Last week, while in Easton, MD, I drove to Cambridge, MD to meet with Tim Sharp. Tim is the CFO at TriDave’s, LLC, and we needed to review our budget then plan more orders. He’s also a partner in Mid-Shore Tax & Accounting Group, LLC in Cambridge, MD. We met years ago through triathlons. We have many similar interests: triathlons, sailing, boating, running, business, and shooting.
Tim is an avid skeet shooter. He also shoots trap and sporting clays. I knew he shot skeet, but only recently grasped how passionate he is about the sport. By comparison, he is a better shooter in his sport than I am in mine. Tim began shooting in his teens and took a break while he focused on his career as an accountant. A mutual friend and triathlete, Blaine Weitzel, who has been shooting skeet for a while, asked Tim for some tips. Before long, Tim found himself shooting with a renewed vigor.
As we spoke, Tim pointed out “We’re looking for ways to hone our skills since we can’t rely on youth.” As such, Tim has been taking advise of the pros in his field, which he passed along to me. The mental similarities are dramatic.
The tips he gave me, based on his shooting, I have been applying to archery – they’re all mental tips. Over the past week, applying what Tim coached my center shots seem to be coming with greater ease and flow. What is most amazing is how simple suggestions make a big difference.
I mentioned this to Tim and he said, “I’m glad I was able to pass my experiences on to you. I think I’m a teacher at heart.”
A lot can be said about being able to teach or coach. Finding the right coach can make a huge difference. Self-coaching, common in triathlon, simply will not work in archery. That became abundantly clear after spending a short time with Tim listening to his advice and incorporating the knowledge he passed my way.
September was another good month for Puttingitontheline.com. Visits continued to grow and were 15% higher (nearly 10,000) than August. Pages read were up by 18% (amazing – 16,635 pages read). Total hits for the nearly 7 months over 620,000.
I am currently working on a medical review of vision and archery for the archery research section. Should have it out soon. Thanks, David
After five days in Easton, MD it is great to be back in Hertford, NC. The dogs and I can run wild and free.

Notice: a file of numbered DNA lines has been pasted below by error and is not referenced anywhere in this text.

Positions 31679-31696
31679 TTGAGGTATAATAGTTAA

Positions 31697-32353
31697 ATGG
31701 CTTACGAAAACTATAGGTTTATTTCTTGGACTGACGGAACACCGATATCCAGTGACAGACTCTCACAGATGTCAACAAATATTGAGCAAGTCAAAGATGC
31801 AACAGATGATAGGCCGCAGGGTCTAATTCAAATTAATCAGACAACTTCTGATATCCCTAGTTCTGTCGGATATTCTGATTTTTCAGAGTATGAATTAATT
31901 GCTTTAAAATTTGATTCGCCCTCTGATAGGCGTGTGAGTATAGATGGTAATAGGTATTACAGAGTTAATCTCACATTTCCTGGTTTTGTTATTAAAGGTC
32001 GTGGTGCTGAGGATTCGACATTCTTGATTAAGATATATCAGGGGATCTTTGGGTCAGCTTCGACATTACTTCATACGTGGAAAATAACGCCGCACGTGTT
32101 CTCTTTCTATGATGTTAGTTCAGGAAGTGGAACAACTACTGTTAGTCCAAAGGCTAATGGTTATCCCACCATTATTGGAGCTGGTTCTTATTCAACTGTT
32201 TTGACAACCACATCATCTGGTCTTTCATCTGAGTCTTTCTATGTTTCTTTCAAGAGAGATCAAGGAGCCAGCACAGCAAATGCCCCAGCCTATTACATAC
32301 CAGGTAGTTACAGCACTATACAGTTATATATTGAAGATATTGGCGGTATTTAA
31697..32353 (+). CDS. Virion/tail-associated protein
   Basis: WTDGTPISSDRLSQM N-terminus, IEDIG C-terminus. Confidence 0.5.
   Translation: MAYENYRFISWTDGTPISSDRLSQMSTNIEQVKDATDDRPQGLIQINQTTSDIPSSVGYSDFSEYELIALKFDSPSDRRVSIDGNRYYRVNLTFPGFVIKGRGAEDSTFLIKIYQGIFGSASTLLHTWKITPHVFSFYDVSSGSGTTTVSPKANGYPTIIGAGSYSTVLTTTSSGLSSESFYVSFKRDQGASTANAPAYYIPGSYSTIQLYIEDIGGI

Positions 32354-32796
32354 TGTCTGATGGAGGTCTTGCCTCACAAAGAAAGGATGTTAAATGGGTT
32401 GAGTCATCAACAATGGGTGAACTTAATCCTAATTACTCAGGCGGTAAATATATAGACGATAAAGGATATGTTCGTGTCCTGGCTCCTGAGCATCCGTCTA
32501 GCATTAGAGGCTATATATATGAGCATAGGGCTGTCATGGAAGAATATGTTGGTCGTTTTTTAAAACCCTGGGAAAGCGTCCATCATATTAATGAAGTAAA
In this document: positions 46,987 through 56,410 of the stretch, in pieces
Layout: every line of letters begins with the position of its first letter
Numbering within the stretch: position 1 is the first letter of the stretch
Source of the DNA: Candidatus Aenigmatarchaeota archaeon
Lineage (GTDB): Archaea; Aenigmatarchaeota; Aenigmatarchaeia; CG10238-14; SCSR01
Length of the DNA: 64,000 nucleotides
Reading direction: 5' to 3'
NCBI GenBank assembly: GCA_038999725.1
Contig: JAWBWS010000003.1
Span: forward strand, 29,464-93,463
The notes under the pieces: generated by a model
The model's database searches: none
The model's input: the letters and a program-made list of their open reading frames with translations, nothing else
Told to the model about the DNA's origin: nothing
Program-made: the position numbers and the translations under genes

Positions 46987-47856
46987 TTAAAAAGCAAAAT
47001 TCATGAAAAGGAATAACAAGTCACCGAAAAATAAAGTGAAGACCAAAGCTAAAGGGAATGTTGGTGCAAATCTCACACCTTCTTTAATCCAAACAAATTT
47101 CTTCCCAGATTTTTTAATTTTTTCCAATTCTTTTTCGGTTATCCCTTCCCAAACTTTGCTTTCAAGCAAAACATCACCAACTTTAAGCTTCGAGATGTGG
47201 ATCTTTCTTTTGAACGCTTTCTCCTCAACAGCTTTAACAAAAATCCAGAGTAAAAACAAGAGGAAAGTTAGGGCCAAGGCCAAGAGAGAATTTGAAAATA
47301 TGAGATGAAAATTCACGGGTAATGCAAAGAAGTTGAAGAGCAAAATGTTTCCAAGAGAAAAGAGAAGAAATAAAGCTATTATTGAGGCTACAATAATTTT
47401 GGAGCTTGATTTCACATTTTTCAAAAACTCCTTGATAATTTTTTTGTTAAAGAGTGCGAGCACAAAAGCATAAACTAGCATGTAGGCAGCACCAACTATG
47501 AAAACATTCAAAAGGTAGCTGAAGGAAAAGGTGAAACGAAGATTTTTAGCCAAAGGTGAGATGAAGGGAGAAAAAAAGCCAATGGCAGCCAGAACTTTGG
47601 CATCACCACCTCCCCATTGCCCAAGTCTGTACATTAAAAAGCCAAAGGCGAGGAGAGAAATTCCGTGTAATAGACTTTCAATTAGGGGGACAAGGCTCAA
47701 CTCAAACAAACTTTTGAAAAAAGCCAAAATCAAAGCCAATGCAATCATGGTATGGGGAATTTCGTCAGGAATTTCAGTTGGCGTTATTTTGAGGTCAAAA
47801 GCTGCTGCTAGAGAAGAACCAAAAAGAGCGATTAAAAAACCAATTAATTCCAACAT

River’s first order of business was to jump in the river. Nixie was soon after her.
After unpacking my truck and Brenda’s car I grabbed my bow and shot for an hour and a half. While it was nice to see folks in Easton and Cambridge, Maryland it is hard to beat living on a river near the woods.
After shooting I pulled out kayaks and paddle boards for tomorrow.
When we drive back to Easton I look forward to seeing friends living there. It is also fun to shoot on familiar ranges and train on well-worn running courses. So far, this trip has played out pretty much as expected.
Shooting at Cypress Creek is always warm and friendly. So many harsh winter days were spent firing away on their range. Throughout the winter, Charlie and Harry gave me frequent tips and pointers. Both are experienced bow hunters and accomplished competitors.
Shore Sportsmen was my second indoor range to visit. Much closer to my home in Maryland, about 2 miles, it is my choice to practice where “shooting short” is not going to matter. Their attic range distance is only about 16 yards.
Running our neighborhood offers it’s own adventure. Not so much for the run course, but for the interactions with people along the run. However, the backside of the 3 mile loop is adjacent to protected land that has several miles of trails. Running the trails increases the distance from 5 to 10 miles depending on how I run it and where I exist.
The real entertainment comes from greeting the people that live here. We live in a “retirement” community in Maryland. Most, rather all but perhaps three, of the people that live in our community either don’t or can’t run. I can and do run. That causes suspicion among the people that live here.
Rarely do the neighborhood folk venture too far out and their travel is almost exclusive to where they can go while sitting – in their cars to someplace else where they can sit. Runners, those that live outside of our community, occasionally pass through the subdivision. The entrances are marked with “Private Property”, “No Trespassing”, “No Soliciting”, “You aren’t wanted here”, and other non-welcoming signs.
When I run, I wave, smile, greet people and often run with my dog, River. This infuriates other residents. They are certain; I don’t belong anywhere within their boundaries.
I’ve been approached, as I near lawns of others here with questions like:
“Did you see the signs? Can you read?” a-hole neighbor.
“Yes, I did see them. I can read. Do you need me to help you read them?” me.
“Hey! Are you lost!” a grumpy old man yelled and hacked in my direction.
I couldn’t think of anything catchy to rebuke and only said, “Nope” and kept running. Looking as I turned the corner, “Nope” was perfect. The old man was clearly outraged I had not stopped for further redress.
Once, someone sic’d the community manager on me. She chased my down by golf cart to warn me off the property. As a resident, I assure you, I was no way pleasant or polite to her false claim against me. If she had asked whether I was a resident my attitude and manner would have been calm and polite. However, she accused and threatened – that has never worked against me.
Running with River pisses off the neighborhood. Especially when she poops. I clean it up, of course, I always carry poop bags. Poop happens, just pick it up and keep on going, is a dog owner’s mantra.
Once, River pooped on a strip of public land between the community and a road. A neighbor, unfamiliar with clandestine techniques, pulled her car over to observe whether or not I’d clean up the mess. Of course, I could see her.
I walked over to the pile of poop. Took the empty poop bag, bent over the poop, reached down next to the poop, and grabbed nothing into the bag. The old woman in her car was too far away to confirm or deny my retrieval of the feces.